In 2012, the average student spent $907.22 on back to college shopping*. You need a lot of things for college, but are those belongings safe in your residence hall or off-campus apartment? As you pack up your things for school, you may want to consider ways to protect your stuff. Insurance is one way to protect these items by offering financial protection in the case of a loss. However, it can be confusing to know what kind of insurance you need to protect your belongings (and liability!) and how much that can cost.
The first step is to determine whether your parents have homeowners insurance, then ask them about the terms of that insurance. Will it extend to cover you while at school? Is it enough coverage? If the answer is no to either of these questions, you may want to consider Renters Insurance. But how do you know what to get?
Luckily, I had the opportunity to sit down with GradGuard President and insurance expert Bill Suneson to get the scoop, which I’ve summarized for you below.
When a student moves into a residence hall, typically the terms of the housing agreement make it clear that the school is not responsible for stolen or damaged personal property. Also, the student becomes personally liable for any damage caused to the dorm room or residence hall. The same applies to most rental agreements if you move into an apartment off-campus. Without the proper insurance, you (and your family) can incur a significant financial loss if you cause unintended damage to your residence or suffer a loss to your personal property. For example, if you burn the wall making a late night snack, or someone steals your bike, without insurance the burden is on you to replace those items and pay for the damage.
Renters insurance is an easy and affordable way to protect your personal property against theft, water damage, fire, etc. It is not uncommon for a laptop computer or bicycle to be stolen from a dorm (you can probably name a friend his has happened to!) and most low deductible renters insurance plans would provide a quick replacement.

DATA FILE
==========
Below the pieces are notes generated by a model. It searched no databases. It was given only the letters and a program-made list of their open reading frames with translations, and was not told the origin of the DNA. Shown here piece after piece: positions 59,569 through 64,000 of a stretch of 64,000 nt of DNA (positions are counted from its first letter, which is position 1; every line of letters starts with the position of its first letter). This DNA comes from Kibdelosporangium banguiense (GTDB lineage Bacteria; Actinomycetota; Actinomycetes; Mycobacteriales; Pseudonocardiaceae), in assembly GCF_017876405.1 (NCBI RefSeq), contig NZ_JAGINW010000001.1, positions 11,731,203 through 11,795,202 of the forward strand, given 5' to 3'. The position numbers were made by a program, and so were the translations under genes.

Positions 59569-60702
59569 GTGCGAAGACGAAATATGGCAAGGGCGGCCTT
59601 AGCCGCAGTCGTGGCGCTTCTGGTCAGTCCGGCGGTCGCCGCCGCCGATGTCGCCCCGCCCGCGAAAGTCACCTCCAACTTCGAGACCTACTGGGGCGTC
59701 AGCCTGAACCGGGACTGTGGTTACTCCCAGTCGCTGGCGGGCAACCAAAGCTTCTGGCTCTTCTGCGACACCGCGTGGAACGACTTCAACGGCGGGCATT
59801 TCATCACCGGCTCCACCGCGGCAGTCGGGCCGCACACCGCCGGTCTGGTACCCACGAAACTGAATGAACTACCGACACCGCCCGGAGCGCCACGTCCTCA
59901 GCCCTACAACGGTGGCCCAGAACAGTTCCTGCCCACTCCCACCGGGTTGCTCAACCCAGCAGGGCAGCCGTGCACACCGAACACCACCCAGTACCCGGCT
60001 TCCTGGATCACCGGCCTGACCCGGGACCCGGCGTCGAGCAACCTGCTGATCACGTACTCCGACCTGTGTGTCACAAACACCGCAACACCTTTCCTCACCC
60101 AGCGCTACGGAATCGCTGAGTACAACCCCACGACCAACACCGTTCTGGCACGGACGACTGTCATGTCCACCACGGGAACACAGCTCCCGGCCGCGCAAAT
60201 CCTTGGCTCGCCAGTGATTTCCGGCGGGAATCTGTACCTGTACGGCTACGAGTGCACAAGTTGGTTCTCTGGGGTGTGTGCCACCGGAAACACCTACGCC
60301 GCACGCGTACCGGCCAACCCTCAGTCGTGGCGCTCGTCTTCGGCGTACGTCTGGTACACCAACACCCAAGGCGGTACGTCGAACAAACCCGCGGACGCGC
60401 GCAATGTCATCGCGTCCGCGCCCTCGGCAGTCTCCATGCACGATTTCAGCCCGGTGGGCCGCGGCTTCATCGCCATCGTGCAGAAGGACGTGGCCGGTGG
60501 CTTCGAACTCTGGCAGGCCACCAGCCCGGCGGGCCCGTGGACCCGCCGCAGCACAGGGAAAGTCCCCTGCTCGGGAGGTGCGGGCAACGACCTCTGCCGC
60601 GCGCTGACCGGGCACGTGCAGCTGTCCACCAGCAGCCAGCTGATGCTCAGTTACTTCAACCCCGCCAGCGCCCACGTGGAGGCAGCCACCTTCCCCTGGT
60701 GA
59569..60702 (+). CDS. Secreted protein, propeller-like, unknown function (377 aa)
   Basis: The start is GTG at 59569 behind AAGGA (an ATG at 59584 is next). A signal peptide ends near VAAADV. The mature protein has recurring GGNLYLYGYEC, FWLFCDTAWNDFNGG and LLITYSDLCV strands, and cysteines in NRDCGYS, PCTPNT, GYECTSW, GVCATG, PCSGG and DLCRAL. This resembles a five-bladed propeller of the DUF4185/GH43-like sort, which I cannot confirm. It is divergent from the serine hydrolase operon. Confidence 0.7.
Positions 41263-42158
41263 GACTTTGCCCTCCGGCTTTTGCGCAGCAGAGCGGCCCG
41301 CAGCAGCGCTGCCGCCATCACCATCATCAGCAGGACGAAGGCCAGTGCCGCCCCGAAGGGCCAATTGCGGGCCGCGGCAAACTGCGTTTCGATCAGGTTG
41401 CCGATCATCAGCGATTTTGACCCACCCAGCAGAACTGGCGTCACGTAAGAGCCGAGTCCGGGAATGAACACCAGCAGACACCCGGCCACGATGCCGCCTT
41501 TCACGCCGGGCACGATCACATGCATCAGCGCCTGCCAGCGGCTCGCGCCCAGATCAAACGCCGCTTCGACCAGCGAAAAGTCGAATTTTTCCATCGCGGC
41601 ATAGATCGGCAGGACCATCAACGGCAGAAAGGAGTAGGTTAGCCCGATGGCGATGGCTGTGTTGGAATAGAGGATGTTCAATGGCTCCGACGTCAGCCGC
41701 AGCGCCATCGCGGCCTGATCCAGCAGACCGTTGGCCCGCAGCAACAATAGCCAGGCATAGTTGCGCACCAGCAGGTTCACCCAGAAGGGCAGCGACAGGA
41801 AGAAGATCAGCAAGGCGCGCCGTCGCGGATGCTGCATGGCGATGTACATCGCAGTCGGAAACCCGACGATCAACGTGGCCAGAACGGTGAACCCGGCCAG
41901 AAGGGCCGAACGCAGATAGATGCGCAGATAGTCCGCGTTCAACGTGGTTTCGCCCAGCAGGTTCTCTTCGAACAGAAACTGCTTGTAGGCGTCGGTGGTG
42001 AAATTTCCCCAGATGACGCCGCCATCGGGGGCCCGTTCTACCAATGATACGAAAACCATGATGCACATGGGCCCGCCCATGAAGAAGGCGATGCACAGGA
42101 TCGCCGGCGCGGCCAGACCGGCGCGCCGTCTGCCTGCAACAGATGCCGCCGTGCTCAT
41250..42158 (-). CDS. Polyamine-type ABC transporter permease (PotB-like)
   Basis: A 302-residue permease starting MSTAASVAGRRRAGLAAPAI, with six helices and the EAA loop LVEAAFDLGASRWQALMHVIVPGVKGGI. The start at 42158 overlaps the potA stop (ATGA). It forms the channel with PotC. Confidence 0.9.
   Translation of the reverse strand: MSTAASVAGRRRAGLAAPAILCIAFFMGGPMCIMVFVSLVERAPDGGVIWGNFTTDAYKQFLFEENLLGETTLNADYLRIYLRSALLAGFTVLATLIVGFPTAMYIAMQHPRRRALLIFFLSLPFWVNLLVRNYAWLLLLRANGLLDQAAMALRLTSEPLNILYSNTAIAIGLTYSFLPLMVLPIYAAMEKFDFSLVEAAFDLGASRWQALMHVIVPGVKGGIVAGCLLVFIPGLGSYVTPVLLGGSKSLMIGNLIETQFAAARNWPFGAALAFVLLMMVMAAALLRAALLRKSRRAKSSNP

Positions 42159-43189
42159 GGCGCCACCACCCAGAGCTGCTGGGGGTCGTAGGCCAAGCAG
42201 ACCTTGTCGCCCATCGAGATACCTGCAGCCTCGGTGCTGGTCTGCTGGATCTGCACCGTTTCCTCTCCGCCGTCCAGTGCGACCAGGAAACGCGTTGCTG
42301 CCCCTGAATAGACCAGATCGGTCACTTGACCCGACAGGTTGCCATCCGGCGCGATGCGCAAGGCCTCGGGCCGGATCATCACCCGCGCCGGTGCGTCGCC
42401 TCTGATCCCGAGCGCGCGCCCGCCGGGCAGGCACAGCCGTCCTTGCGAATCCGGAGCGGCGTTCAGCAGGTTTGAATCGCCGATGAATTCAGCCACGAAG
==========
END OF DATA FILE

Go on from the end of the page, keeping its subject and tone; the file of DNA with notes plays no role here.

Also, a renters insurance plan protects students if you are personally liable for causing damage to your residence – colleges or building owners would promptly bill you for your portion of the loss. It’s not something you would necessarily think about when you’re excited to move in and start the semester, but just think about how easy it could be to inadvertently trigger the sprinkler system if you caused a small fire cooking in your kitchen. That’s a lot of damage and a lot of money that you’d be responsible for. Without the proper coverage, you may find yourself with a hefty bill.
Renters insurance is just one way to protect yourself. You may already have some coverage thanks to your parents. Yes, most homeowner’s insurance policies do extend coverage to students when they are away at college. However, your parents should review their policy closely before you leave for college as some policies may have certain limitations. For instance, policies may limit coverage to students attending college full-time or living on-campus.
But there are some things to consider about a homeowner’s policy that you should discuss with your parents. Most homeowner’s policies have high deductibles and families are unlikely to file claims such as a $500 bike theft because the payment would not exceed their deductible. Also, home insurance rates are increasing and filing small property or liability claims generally result in higher rates for your family over time.
With deductibles as low as $100 and most premiums less than $150, renters insurance is usually both valuable and affordable for students even though some coverage may exist through their parents’ homeowner’s policy. Spend a couple minutes reviewing this information with your parents to figure out what will work best for you and your family. You may find you feel comfortable with the cost of replacing your personal items and decide against coverage all together, but likely, you may find you’ll want some protection. As always, speak with an agent to find the best policy for you. Happy packing!
* National Retail Federation/BIGinsight: 2012 NRF Back to School, Back to College
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